Seminaries don’t produce qualified gospel ministers; churches do. The church is God’s appointed vehicle to display his glory to the world. Go and get your hands dirty there.

2. Prioritize Your Family

Seminary isn’t easy on a family. In fact, if you’re married, the real hero of the seminary years is probably your spouse. I’m the first to admit that the rigor of this season has come with cost to my wife. She’s anticipating that finish line as much as I am.

If you’re married, love your wife well in the seminary years. Date her, pursue her, pray for (and with) her, listen to her, encourage her, and spend time with her. She’s worth it.

Settle this now: will my family suffer because I cared about my grades, or might my grades suffer because I cared for my family? As one of my professors put it, “For some of you this semester, it would be a sin not to get an A. And for others of you, it would be a sin to get an A.”

Don’t sacrifice your family on the altar of seminary. Your family is more important than “preparing for ministry.” In fact, caring well for them is preparing for ministry (1 Tim. 3:4-5).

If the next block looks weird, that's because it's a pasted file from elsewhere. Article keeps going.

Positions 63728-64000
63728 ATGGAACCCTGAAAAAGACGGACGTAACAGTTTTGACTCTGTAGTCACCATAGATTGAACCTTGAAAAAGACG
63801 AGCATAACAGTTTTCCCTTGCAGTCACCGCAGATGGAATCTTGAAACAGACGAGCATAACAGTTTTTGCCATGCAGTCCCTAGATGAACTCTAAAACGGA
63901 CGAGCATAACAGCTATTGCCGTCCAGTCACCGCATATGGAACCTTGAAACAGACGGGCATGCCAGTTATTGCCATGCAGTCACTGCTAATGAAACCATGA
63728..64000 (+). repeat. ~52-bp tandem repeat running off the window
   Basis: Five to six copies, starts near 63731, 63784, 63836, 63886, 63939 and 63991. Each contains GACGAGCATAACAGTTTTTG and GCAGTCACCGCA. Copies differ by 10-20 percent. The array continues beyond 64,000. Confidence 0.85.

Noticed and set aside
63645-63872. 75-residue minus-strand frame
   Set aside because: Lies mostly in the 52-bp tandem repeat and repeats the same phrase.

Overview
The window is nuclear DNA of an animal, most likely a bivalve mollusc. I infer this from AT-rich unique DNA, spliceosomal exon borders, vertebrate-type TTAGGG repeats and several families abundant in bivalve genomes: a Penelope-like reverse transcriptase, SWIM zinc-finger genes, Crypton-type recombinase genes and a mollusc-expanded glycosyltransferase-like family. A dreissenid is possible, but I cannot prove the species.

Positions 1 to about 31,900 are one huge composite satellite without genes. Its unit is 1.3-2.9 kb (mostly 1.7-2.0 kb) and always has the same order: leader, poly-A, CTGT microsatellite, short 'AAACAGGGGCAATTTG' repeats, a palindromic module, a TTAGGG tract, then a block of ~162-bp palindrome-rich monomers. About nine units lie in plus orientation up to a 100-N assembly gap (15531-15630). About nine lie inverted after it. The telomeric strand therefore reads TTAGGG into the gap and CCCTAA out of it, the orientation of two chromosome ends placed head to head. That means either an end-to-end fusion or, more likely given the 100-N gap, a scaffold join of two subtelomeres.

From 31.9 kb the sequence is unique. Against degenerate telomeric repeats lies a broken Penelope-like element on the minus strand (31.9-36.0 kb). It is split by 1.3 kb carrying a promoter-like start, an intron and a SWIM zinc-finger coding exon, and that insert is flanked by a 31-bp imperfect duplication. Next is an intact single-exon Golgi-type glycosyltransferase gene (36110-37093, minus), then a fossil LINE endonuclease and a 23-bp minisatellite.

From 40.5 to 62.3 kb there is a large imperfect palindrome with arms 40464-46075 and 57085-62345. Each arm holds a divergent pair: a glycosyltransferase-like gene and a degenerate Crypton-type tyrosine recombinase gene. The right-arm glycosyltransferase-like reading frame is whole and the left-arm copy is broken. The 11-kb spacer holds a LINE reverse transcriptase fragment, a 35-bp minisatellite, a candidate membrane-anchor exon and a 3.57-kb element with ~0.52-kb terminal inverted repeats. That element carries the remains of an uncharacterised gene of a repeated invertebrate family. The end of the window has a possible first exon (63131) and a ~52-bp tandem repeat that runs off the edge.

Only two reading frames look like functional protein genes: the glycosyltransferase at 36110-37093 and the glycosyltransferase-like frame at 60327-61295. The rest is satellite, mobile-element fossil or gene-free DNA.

3. Prioritize Your Soul

What good is it to gain the whole (conference-speaking/book-writing/church-planting/soul-winning) world at the price of your own soul? The Devil prowls around your desk like a roaring lion. He doesn’t care how much you succeed academically so long as you atrophy spiritually. He’s determined to devour you—not you the budding scholar, but you the follower and friend of Jesus Christ.

So spend unhurried time with Jesus. Read your Bible slowly, carefully, prayerfully—and not just for class. Befriend unbelievers and introduce them to Jesus. No matter how high your GPA, you’re never above the most basic of spiritual disciplines.

4. Prioritize Your King

Be very careful not to let your theology subtly morph into theolatry. Helpful heart-assessing diagnostics might include:

  • Am I more excited about studying Jesus or knowing Jesus?
  • Am I more excited about explaining the gospel or enjoying the gospel?